To begin with, one agency, the new impact assessment agency of Canada, would act as a federal lead for all major project reviews. This will result in reviews that are more consistent and more predictable. We have consulted with Canadians on the criteria that will form the basis for a revised project list, which will provide clarity on how our new rules will apply.
Through a new early planning and engagement phase, companies would be able to identify and address issues early on, before an impact assessment begins. The bill provides clarity on the scope and outputs of this new phase. It would result in tailored impact statement guidelines that reflect factors and requirements relevant to the project, as well as a co-operation plan, an indigenous engagement and partnership plan, a public participation plan, and, if required, a permitting plan.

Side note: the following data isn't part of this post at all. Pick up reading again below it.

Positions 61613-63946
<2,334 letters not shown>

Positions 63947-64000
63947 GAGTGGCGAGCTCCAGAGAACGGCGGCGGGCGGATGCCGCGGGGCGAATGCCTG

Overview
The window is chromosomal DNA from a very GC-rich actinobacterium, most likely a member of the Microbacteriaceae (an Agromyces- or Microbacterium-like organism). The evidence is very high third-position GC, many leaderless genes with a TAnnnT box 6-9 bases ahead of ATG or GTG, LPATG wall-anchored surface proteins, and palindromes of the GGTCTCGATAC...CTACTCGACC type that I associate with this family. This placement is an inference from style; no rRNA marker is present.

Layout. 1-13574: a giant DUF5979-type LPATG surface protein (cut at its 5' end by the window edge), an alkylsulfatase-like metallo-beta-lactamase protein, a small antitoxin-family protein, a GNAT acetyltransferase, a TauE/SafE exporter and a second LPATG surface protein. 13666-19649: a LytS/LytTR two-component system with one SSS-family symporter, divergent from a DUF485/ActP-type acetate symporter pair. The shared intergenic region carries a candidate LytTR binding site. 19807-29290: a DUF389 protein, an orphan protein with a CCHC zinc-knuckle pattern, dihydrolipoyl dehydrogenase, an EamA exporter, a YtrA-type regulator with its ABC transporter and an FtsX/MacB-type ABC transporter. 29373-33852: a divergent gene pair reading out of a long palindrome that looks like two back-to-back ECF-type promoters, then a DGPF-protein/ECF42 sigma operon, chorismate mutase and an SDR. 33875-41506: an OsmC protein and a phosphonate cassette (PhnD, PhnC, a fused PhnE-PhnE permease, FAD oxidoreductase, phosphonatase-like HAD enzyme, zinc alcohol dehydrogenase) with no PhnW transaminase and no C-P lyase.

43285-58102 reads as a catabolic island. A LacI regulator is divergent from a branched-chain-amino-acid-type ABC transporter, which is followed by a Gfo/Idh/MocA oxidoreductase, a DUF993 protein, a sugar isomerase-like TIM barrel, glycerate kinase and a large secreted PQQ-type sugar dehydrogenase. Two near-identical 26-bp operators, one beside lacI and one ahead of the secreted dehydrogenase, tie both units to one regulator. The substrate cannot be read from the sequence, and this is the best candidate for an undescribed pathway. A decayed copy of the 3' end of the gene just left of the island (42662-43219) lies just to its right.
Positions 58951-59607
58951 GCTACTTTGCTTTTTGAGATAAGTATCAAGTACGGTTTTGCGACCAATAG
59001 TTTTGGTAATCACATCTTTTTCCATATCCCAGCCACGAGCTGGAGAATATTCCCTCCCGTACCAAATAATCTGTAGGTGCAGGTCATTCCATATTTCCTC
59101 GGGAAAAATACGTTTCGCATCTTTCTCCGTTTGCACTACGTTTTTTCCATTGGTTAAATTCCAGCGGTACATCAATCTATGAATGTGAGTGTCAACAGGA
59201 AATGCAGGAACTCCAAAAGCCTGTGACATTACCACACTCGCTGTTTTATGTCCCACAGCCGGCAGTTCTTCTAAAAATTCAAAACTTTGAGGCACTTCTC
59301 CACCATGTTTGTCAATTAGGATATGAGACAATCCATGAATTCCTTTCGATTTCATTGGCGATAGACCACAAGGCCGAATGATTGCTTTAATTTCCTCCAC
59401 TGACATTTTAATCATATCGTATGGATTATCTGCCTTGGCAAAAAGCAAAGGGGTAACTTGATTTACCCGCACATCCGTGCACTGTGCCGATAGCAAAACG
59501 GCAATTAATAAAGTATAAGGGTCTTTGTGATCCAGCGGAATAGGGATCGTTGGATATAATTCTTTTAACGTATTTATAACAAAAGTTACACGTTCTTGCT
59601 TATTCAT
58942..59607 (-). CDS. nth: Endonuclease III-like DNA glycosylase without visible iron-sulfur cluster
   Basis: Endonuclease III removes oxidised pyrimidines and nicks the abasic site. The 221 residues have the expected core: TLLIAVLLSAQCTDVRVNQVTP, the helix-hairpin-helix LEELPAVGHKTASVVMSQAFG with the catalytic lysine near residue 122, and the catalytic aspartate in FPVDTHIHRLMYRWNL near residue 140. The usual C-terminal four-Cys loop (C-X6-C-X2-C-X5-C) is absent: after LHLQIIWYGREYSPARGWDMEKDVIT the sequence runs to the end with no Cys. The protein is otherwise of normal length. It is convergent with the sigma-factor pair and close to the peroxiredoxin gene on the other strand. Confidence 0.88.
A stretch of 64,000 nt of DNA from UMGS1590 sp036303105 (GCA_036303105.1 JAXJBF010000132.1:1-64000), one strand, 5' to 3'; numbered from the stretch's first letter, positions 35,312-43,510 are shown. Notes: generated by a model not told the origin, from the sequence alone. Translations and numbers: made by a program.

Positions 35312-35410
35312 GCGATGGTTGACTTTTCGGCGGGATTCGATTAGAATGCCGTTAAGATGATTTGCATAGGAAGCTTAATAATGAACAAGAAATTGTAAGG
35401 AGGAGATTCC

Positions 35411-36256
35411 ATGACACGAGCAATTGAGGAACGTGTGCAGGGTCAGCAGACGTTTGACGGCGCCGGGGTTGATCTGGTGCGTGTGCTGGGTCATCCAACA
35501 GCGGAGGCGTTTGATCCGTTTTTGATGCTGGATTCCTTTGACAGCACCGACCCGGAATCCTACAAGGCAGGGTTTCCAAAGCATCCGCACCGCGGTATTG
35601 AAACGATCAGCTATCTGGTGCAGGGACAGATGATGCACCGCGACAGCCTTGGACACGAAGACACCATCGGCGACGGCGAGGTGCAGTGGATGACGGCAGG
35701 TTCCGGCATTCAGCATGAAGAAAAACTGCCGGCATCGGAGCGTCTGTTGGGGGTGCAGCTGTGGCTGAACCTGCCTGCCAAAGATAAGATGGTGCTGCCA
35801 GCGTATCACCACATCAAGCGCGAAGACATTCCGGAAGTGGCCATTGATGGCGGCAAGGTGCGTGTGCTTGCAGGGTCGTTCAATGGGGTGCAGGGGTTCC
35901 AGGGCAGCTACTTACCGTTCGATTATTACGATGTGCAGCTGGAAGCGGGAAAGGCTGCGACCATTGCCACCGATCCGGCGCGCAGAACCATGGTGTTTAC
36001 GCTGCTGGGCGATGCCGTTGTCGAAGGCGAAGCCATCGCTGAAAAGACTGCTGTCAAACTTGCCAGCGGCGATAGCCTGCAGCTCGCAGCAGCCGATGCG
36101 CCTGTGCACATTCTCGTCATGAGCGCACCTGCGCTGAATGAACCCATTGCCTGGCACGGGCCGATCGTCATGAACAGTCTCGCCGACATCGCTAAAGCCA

Details on these products will be set out in regulations, which the government is consulting on now, and which would come into force at the same time as the impact assessment act. The early planning stage would define requirements and clarify expectations so that companies would know what was expected of them, and when. It would help them design and plan their projects and more effectively engage indigenous peoples, stakeholders, and local communities.
The minister would also be able to inform companies early on if a project is likely to have negative impacts, without stopping the process. This would give companies an earlier opportunity to decide whether to continue with an impact assessment.
Bill C-69 would ensure that companies know in advance what would be considered in a project review and in decision-making. Reviews would take into account not just environmental impacts, but also social, economic, and health effects, as well as impacts on indigenous peoples and their rights.
This bill would also provide strong transparency measures so that proponents are informed about key decisions, as well as the reasons behind them. That includes, for example, decisions to extend the timeline for a review or to refer a final decision on a project to cabinet.